does premature termination constitute abandonment?
Most clinicians have encountered multiple situations where a patient attends a limited number of sessions and decides to end the treatment relationship, either by no-showing for successive appointments or by declaring that they wish to end the treatment relationship. This can present some difficulty when we believe that such a termination is inadvisable. Many of us have experienced the tension between respecting the wishes of our patients and not wishing to endorse a plan of action that we feel is clinically contraindicated. Most clinicians have wondered whether there is an appropriate legal and/or ethical course of action to take in such circumstances. Professional licenses represent large investments of time and money, and as such we are understandably wary of any situation that could risk these qualifications.
The term that most frequently comes up in these discussions is “abandonment.” The question that is posed is something similar to the following: “if a patient who I believe needs treatment terminates the treatment relationship and I allow it to occur, could that be construed as patient abandonment?” This is a relatively complicated question but reframed in a slightly different way the question becomes somewhat simpler: “what are the duties owed by a mental health professional to his/her patient when the patient terminates treatment against the clinician’s recommendations?”
“Abandonment” is something that occurs when a clinician abruptly drops a patient. Whereas a clinician has many duties that he/she owes to her/his patients, patients do not have similar duties that they owe to their health care providers. Patients cannot “abandon” their therapists. Yet, when patients drop their clinician this does not necessarily mean that the professional duties owed to a patient are completely severed.
From a legal perspective, the answer to the question of what duties are owed to a patient who terminates prematurely is, “that of a reasonable clinician.” This necessarily begs the question, “what is reasonable?” The ultimate answer gets a bit tricky because it depends on a multitude of factors, such as the time spent with the patient, the nature of the patient’s presenting problems, etc. In other words, “it depends.”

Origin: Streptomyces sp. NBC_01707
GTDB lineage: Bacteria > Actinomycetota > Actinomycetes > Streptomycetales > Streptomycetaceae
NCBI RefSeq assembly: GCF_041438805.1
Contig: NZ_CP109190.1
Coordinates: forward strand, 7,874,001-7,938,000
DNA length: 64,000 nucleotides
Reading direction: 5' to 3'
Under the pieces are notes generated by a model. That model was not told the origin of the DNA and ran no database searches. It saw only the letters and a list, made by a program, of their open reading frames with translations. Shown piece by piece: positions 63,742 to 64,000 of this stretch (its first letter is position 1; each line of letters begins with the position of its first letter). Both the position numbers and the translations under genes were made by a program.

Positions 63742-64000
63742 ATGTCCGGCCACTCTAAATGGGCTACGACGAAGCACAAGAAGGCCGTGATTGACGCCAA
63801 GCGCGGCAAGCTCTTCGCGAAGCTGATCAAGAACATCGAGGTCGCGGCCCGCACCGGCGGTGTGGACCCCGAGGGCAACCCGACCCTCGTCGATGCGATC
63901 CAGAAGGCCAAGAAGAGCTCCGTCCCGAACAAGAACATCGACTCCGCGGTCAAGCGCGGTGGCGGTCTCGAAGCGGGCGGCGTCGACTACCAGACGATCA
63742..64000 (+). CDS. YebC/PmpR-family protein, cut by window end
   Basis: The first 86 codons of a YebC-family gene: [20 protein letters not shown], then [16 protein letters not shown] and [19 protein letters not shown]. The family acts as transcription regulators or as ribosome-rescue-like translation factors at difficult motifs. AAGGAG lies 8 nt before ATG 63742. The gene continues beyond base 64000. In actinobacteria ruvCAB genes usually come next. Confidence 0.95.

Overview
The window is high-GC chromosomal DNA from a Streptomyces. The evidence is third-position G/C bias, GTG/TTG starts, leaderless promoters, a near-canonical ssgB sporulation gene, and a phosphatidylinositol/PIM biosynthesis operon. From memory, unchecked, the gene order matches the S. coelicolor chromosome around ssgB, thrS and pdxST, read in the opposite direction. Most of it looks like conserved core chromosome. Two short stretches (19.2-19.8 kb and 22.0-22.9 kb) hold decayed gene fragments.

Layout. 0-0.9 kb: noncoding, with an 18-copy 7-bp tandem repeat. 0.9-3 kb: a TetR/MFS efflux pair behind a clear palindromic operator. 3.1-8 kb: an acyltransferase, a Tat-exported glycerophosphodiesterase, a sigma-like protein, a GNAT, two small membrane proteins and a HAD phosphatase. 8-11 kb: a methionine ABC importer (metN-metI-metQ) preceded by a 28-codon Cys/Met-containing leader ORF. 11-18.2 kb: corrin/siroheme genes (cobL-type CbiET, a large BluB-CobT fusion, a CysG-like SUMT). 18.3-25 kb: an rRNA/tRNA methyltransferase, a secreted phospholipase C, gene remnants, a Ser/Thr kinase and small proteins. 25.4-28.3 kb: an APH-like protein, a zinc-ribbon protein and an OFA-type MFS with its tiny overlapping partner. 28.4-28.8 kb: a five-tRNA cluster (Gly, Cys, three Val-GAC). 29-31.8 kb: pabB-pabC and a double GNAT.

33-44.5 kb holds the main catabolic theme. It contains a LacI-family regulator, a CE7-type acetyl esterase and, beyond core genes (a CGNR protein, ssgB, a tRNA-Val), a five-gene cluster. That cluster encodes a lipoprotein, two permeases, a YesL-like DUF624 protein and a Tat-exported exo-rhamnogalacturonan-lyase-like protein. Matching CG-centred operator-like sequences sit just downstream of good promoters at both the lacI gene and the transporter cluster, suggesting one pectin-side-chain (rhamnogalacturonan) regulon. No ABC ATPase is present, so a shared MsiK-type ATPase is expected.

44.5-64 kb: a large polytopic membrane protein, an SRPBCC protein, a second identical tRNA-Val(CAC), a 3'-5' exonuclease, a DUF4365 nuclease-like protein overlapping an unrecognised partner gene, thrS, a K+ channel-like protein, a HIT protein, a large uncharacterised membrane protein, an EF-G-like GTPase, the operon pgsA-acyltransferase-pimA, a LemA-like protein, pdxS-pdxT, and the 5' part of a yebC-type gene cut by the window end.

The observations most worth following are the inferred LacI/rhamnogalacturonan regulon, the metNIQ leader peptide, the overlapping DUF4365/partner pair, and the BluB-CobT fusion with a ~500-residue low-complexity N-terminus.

As licensed clinicians, we have a professionally sanctioned method for answering the question of what is reasonable: consultation. Formal consultation with a (preferably) more experienced colleague helps us to address the question of how to clinically consider a patient’s actions, which then informs us about our possible course of actions. It is impossible to overstate the importance of documented formal consultation; it is one of the most effective methods for accessing the standard of care.
But once consultation has occurred, what next? Usually at this point the patient has either left or is in the process of leaving treatment and the clinician believes that this is unwise. Absent a credible threat to self or others, the next step is usually to document the patient’s decision and the known reasons for doing so.
In most situations, the course of action is usually to do nothing and not pursue the patient. Absent a risk to self or others we do not intervene. The law recognizes the right of competent adults to make bad decisions. When patients decide to leave treatment they are (of course) free to do so. Partly because of these abrupt terminations, many clinicians try to anticipate these situations in their office policies and procedures documents. In addition to information about billing, emergency contact information, cancellation policies, etc., many clinicians include a section discussing premature terminations. This is a good way for clinicians to advise patients of the nature of treatment, their options, referral resources, and emergency contacts. In rare circumstances it might be appropriate to write a letter to the patient advising them to seek services, but this should only be done after formal consultation with a colleague and possible consultation with an attorney or professional liability carrier.
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